muds tranquilly accumulating on the bottom. All conditions go to show that the mammalia became extinct after the sea had received its present fauna; and there is nothing to suggest that a period of overwhelming violence swept away and destroyed the inhabitants of the land; everything supports the contrary belief. The only noteworthy change in conditions has been a gradual elevation of the continent; but that was not enough to modify the climate or to bring about a change in the land fauna.
Several of the important genera collected by Darwin had been found in North America long prior to his time. This similarity of the Quaternary faunas induced him to speculate on the causes which had divided the American continent into two well-defined and somewhat contrasting zoological provinces. He does not hesitate to suggest recent elevation of the Mexican platform or more probably, recent submergence of the West Indian Archipelago as a conceivable cause of this separation. It seems to him most probable that the elephants, the mastodons, the horses and the hollow horned ruminants of North America "migrated, on land since submerged near Behring Straits, from Siberia into North America, and thence, on land since submerged in the West Indies, into South America, where for a time they mingled with forms characteristic of that southern continent and have since become extinct." Had this American Museum of Natural History existed in Darwin's day, study of the remarkable exhibits in its Mammalian Hall would have enabled him to extend his list of extinct forms common to both continents, and possibly he might have anticipated some of the all-important generalizations for which the world is indebted to the former president of this academy, who now is president of the museum.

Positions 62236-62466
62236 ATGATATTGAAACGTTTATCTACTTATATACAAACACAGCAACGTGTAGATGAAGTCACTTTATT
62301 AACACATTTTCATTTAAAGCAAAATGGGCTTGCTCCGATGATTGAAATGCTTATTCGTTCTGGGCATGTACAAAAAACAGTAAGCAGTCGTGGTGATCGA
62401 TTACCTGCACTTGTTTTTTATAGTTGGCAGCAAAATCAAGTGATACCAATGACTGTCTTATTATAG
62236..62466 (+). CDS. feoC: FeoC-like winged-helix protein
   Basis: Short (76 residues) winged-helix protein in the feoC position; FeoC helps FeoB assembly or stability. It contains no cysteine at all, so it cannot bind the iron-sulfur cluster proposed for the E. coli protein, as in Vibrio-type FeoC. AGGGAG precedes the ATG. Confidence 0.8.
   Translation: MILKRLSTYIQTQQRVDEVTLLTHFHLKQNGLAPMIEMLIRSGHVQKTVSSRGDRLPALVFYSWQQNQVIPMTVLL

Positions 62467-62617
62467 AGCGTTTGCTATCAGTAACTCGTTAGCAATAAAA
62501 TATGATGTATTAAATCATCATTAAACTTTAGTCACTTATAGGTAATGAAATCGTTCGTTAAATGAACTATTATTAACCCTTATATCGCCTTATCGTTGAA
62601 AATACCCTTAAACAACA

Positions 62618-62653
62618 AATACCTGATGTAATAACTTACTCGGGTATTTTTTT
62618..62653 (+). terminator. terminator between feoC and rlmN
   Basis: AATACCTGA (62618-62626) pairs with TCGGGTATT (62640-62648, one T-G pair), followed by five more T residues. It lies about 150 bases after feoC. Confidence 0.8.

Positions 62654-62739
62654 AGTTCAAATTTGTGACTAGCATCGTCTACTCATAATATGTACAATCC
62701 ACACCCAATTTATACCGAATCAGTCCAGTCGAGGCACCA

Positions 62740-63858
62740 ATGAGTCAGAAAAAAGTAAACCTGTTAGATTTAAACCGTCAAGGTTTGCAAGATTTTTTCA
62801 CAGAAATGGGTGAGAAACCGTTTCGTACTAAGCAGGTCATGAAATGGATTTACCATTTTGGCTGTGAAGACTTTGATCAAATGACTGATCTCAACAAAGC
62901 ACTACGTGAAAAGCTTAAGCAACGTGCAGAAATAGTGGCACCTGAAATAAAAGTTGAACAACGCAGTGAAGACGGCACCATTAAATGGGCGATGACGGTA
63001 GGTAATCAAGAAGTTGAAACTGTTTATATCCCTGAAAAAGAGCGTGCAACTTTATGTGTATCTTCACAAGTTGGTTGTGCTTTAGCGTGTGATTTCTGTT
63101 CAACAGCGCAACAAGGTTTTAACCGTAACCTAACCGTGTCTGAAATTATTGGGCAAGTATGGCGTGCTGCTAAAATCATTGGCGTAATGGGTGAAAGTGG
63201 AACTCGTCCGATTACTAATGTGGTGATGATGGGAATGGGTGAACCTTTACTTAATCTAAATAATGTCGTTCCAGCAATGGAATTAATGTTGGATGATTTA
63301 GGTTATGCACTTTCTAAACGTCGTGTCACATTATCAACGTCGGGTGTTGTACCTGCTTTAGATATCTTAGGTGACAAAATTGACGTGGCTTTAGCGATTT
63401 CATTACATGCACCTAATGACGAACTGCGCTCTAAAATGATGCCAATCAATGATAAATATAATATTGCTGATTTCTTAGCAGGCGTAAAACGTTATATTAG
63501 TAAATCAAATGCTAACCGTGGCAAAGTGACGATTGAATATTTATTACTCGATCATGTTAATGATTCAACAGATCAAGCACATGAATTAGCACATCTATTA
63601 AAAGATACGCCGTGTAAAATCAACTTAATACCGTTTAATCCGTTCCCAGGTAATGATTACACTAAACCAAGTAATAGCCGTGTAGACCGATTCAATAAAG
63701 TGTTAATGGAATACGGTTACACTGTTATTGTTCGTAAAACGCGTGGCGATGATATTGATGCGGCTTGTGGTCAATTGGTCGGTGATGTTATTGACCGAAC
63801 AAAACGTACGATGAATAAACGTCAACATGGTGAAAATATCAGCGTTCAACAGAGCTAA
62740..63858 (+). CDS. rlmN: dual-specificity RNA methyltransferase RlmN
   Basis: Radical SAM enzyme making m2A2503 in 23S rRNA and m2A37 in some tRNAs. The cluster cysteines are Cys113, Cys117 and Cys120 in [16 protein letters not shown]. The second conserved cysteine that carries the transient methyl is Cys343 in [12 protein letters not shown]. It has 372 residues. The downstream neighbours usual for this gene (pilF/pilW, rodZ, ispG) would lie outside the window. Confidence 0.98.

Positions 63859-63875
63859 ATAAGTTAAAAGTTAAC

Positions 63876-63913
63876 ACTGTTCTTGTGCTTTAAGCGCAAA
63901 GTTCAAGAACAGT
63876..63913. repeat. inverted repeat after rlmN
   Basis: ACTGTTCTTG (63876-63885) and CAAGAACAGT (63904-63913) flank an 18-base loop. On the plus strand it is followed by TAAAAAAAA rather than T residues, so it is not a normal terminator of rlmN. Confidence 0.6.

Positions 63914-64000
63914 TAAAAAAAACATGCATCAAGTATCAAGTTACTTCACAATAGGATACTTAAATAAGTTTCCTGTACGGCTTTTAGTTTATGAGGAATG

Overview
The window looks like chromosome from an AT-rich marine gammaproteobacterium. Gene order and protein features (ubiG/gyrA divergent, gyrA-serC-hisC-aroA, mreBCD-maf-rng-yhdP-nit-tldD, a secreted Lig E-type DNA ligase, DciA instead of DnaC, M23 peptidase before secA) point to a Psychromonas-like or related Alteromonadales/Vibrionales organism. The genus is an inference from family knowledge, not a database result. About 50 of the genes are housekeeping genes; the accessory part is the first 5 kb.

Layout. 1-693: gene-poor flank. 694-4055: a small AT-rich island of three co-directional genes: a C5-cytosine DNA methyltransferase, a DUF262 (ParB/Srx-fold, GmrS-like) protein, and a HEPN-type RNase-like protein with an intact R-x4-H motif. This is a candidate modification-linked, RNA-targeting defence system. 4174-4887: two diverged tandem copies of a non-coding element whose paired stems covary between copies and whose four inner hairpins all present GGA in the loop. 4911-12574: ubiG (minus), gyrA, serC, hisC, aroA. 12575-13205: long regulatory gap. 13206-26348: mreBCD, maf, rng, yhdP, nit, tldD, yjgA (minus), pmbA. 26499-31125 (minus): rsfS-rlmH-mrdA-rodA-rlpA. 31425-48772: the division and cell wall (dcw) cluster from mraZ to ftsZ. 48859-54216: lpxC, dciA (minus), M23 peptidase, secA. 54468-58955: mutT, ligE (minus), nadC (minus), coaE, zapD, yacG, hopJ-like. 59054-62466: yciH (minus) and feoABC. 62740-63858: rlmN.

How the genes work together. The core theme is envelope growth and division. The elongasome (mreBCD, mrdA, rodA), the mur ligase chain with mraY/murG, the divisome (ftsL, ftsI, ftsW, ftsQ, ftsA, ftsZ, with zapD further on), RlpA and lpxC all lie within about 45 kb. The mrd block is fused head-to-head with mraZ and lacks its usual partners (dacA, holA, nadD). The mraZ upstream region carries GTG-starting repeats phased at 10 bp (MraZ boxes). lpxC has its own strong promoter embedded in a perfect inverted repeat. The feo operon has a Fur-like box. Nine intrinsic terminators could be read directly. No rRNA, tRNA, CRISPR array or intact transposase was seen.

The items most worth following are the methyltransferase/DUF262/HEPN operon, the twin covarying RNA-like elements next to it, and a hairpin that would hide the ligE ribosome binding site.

Nothing in South America, east or west, escaped Darwin; from glaciers to peat bogs, from earthquakes to climatal variations, everything was important; but what impressed him most on both sides of the continent were the evidences of extremely slow secular movement in the earth's crust. This was the preparation for that study of the coral islands which resulted in his chief contribution to philosophical geology.
Many voyagers prior to 1833 had observed and had tried to account for the strange atolls, or low ring-like coral reefs, each enclosing a lagoon which communicates with the sea by a narrow channel; but Darwin discovered other forms of reefs which were equally perplexing. Many islets of rock are fringed by coral growth, while vast barrier reefs, separated from the land by channels of varying depth, extend at times for hundreds of miles along coasts. All explanations by previous observers were defective as they seemed to ignore these types as well as other features, not less important.